She was only ten years old. My beautiful daughter. I met her when she was two. I said vows to her father and also her when she was five. I’d been her mother for eight years. She never called me stepmom and I never called her stepdaughter. We belonged to one another. As far as we were concerned, she was mine.
I sat down across from her hours after resigning from my job. Hours after being questioned in a police station. I sat down across from her because her father, my husband, told me I would never see my children again. He told me he was going to file for divorce and take them from me and I would be all alone. And my heart was shattering into a million pieces because I believed he not only could but I knew that he would. I was only just beginning to see the monster I had married.
With tearful eyes and my voice cracking every few words, I did my best to explain to my daughter what was happening. With choppy thoughts and broken words, I choked out that people make mistakes. Sometimes horrible and terrible mistakes. And that we suffer consequences because of them. I told her that I had made one of these mistakes and I whispered that I hope that someday she could forgive me. I watched her innocent brown eyes swim with confusion and worry. I pulled her into my arms and I cried. I reminded her of my love for her. I held her close and smelled her hair and felt the smoothness of her skin and I told her goodbye as I tried to memorize the last moments of how she felt in my arms. She did not understand. I really did not either. I left my daughter with tear stained cheeks and a “Momma, please don’t go” and another piece of my heart splintered.
I made my way to the home daycare where my boys spent their days. There was a little swing set a hundred yards or so beyond the house and I walked my then three and four year old sons out to it. I took in their beautiful smiles and their giant brown eyes and their tufts of curly dark hair. They looked so much alike and yet nothing alike at all. My three year old was oblivious. Waddling around in the way that toddlers do. In his own little world. Content to be outside with mommy and his brother. But my four year old was zoned in on me. His eyes concerned and his little hands cradling my cheeks. He stared into my eyes and he knew. Oh God, he knew that something terrible was happening without any words being said. I remember my eyes blistering and my head aching with the effort it was taking to not fall to the ground in a sobbing heap. I smiled at my little boy and I told him, “Everything is going to be okay. Mommy loves you. Mommy will always love you. And no matter where she is, she will be waiting to hold you.” I held my little boys. I pushed them on the swing. I helped them down the slide. But the clock was ticking and time was running out. And then it was gone and it was time to say goodbye to my little boys. My sons. My babies…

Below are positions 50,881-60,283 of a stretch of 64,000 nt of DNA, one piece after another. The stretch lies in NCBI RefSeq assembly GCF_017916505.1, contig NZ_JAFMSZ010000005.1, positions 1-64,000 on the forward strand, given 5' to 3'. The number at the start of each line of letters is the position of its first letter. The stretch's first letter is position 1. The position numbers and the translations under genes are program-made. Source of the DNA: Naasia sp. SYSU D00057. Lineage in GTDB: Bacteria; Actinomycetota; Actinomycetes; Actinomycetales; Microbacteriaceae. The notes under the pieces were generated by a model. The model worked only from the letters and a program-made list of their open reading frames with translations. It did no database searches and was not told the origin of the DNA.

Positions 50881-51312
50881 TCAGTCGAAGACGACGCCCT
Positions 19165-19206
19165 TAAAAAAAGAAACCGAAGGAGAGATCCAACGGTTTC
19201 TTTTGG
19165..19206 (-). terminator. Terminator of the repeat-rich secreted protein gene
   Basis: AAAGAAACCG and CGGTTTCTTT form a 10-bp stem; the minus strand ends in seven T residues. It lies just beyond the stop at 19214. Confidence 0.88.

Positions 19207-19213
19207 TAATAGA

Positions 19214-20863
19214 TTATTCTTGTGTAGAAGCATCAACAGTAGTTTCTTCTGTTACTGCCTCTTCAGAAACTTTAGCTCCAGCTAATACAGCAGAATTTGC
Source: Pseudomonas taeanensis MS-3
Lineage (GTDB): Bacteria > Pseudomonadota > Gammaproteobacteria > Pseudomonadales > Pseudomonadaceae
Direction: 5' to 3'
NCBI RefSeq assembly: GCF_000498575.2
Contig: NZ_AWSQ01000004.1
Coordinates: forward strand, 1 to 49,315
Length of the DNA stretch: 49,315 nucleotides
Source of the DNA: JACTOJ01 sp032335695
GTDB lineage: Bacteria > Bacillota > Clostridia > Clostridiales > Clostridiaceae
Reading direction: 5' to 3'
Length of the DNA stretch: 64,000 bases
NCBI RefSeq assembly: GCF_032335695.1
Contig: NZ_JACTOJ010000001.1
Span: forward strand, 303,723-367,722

I never in a million years will ever wish those moments on my worst enemy. I never could choose the words to explain how incredibly devastating that was in a way that anyone will really understand it. No mother should ever feel the pain of telling her babies goodbye like that and thinking it will be forever. I’ll never forget their cries as I left. I had no intentions of letting him keep them from me but I believed his threats. I believed he could. And so I said goodbye to each one of my three babies. I knew I was gonna fight like hell to make sure there would be a hello. But in that moment… oh, how my heart crumpled.